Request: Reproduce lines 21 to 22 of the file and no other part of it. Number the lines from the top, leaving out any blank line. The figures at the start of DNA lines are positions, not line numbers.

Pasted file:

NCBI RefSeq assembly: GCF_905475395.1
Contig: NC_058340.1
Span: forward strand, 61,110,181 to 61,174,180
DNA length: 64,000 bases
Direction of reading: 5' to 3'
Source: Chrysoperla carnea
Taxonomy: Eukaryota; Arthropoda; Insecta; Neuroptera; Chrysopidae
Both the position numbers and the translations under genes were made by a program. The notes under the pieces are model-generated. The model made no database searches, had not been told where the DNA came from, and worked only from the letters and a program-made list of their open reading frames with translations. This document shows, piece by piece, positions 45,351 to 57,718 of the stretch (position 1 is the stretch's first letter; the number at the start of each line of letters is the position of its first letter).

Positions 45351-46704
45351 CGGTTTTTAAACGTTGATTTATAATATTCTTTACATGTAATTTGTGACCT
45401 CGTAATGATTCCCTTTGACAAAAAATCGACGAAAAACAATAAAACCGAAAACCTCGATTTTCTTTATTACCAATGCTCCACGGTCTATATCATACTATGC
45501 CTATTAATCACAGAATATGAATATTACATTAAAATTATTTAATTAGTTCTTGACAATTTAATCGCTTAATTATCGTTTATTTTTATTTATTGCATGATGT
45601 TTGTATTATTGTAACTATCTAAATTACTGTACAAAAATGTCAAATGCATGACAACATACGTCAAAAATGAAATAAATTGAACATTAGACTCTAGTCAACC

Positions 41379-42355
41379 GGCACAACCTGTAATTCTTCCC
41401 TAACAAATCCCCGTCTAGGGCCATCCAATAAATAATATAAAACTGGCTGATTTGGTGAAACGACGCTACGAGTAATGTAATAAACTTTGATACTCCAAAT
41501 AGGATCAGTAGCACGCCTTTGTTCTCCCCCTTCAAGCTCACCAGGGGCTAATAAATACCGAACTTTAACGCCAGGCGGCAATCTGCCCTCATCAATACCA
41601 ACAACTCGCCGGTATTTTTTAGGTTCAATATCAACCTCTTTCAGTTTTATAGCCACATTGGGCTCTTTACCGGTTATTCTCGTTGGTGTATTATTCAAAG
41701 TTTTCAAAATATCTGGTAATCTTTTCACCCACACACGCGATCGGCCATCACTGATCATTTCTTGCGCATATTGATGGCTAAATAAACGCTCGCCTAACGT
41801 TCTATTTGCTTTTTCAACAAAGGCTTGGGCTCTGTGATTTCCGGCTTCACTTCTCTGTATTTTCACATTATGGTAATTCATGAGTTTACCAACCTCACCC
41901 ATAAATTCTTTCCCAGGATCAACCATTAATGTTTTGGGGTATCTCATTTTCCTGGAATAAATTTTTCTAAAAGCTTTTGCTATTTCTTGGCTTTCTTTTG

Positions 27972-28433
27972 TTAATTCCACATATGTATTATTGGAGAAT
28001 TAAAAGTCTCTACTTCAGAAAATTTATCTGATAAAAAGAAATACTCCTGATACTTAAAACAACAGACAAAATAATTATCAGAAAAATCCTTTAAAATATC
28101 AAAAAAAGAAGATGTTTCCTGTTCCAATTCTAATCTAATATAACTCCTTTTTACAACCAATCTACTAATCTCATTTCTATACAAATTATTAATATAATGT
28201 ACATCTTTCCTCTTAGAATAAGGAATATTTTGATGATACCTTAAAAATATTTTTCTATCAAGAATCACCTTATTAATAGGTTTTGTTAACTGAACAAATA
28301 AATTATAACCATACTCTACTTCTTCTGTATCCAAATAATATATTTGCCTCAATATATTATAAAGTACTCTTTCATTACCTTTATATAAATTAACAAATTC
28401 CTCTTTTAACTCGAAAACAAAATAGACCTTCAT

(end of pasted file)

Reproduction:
41901 ATAAATTCTTTCCCAGGATCAACCATTAATGTTTTGGGGTATCTCATTTTCCTGGAATAAATTTTTCTAAAAGCTTTTGCTATTTCTTGGCTTTCTTTTG

Positions 27972-28433